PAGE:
When women succeed, we all benefit. On this International Women’s Day 2021, we’re highlighting leaders and advocates across our First Ladies Initiative, Go Further Partnership, WE Lead Program, and Liberty and Leadership Program who are driving positive change towards gender equity across their communities and countries.
Dr. Veronica Theron
Technical Director, Office of the First Lady of Namibia
Gender-based violence remains one of the most significant and widespread challenges of our time. And amid the COVID-19 pandemic, change is needed now more than ever. In Namibia, Dr. Veronica Theron has been unrelenting in her charge to prevent abuse, uproot misogyny, and ensure access to services and support for survivors. A social worker, survivor advocate, and child protection specialist by background, in her role as Technical Advisor to the First Lady of Namibia, Dr. Theron has been a vital force on influential programs like Break Free, an anti-violence initiative which aims to respond to, support survivors of, and prevent violence across Namibia. This includes emphasis on social determinants of well-being and the need for holistic interventions to empower communities and ensure that every individual has the opportunity to fulfill their potential. From confronting rigid gender norms to advocacy on behalf of survivors to the pursuit of a continuum of service approach, through research-backed efforts, Dr. Theron and her team are hard at work in the pursuit of a future free from cyclical violence.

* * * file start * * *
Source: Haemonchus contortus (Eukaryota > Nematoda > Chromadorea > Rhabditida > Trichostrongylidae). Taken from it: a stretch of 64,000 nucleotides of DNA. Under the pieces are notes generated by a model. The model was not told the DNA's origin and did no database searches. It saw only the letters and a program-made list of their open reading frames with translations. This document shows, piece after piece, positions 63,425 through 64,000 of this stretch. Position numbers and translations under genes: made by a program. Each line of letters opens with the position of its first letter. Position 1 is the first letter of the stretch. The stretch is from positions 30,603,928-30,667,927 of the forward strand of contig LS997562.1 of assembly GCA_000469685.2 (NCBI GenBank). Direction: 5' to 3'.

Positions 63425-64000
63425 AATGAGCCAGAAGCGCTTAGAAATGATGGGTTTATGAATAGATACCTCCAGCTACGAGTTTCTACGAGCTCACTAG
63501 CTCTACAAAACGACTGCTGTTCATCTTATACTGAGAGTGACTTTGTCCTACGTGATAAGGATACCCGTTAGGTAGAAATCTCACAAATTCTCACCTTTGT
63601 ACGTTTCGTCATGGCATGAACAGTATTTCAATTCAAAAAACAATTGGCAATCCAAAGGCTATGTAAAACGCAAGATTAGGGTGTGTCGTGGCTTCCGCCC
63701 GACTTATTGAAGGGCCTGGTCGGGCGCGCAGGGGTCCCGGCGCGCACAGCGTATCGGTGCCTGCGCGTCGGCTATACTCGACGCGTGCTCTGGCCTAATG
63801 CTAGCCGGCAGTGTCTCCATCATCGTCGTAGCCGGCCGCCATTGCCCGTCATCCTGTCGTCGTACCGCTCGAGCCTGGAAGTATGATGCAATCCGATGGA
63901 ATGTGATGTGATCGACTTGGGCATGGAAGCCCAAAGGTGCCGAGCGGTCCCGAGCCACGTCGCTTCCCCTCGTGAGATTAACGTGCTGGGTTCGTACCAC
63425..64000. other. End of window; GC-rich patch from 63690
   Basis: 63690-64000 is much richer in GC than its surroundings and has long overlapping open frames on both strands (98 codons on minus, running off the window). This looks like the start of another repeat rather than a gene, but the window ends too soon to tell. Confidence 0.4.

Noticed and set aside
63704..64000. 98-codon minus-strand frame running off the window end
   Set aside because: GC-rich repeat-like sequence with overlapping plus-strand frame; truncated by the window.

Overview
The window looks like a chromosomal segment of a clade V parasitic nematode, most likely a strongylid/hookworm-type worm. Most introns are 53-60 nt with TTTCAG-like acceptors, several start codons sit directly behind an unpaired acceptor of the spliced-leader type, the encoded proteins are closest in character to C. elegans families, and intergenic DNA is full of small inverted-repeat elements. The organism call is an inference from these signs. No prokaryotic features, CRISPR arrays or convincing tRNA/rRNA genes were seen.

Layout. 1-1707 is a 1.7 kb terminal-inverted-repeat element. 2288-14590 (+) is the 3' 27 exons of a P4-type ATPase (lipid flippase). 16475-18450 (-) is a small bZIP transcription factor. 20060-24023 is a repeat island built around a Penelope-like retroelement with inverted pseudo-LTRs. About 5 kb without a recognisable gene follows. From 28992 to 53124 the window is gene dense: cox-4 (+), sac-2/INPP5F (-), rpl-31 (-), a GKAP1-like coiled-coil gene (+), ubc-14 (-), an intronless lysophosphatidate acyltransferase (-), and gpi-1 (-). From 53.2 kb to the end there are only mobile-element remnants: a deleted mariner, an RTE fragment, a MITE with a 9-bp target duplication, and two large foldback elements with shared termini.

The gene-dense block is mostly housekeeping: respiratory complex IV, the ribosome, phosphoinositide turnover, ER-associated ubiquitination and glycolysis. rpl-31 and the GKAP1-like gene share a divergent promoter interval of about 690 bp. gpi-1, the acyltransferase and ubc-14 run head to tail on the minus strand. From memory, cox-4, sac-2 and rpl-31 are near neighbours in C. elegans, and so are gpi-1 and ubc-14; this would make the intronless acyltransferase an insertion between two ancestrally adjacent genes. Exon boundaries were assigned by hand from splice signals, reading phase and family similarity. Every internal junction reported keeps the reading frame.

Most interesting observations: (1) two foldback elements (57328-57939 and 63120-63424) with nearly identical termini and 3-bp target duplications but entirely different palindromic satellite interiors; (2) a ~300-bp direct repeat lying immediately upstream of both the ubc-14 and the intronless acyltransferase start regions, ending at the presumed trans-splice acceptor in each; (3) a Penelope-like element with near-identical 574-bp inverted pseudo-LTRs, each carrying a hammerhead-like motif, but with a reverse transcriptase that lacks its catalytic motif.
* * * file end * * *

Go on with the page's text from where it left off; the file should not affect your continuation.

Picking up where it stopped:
DREAMS is empowering adolescent girls and young women to live healthy lives and reach their full potential. Among young people in sub-Saharan Africa, girls disproportionately represent the majority of new HIV infections. By providing resources such as education, mentoring, job training, or negotiation skills, a new generation of girls and young women are becoming Determined, Resilient, Empowered, AIDS-free, Mentored, and Safe. The DREAMS girls are not only the leaders of tomorrow, but leaders in their communities today. DREAMS ambassadors, who have often been program participants, encourage their peers to access services and reach their dreams. During the last year, DREAMS reached over 1.5 million girls and young women, and where the program operates, there was a decrease in new cases of HIV in among this population.
Lama Yazbeck of Lebanon described 2020 as “one of the most difficult years that the world and Lebanon has gone through so far.” As executive director of Himaya, an NGO that provides school programming on child abuse, self-protection, and rehabilitation, Lama was responsible for supporting thousands of children across the country facing the tremendous difficulties caused by COVID-19 followed by the tragic events of the explosion in Beirut. Reflecting on her work over the past year, Lama said “I am very proud of all the work we were able to do despite all the challenges we went through, and I am thankful for all the support we have received to be able to continue serving the most vulnerable children.”
Phyoe Phyoe Aung
Phyoe Phyoe Aung is truly a resilient leader, and today she was recognized as a 2021 International Women of Courage Award recipient. A former political prisoner, she co-founded the Wings Institute for Reconciliation, an organization that focuses on building a free, peaceful and prosperous Burma national reconciliation by actively engaging young people working towards national reconciliation. Before completing the Liberty and Leadership Program, she was imprisoned for peacefully supporting education reform in the country and released 13 months later. Today, she is on the frontlines, as are many of our Liberty and Leadership Program alumni, peacefully protesting and standing up against the acts of the military coup that took place on February 1. Resilient young leaders, like Phyoe Phyoe Aung, are the ones driving positive change in their communities across Burma.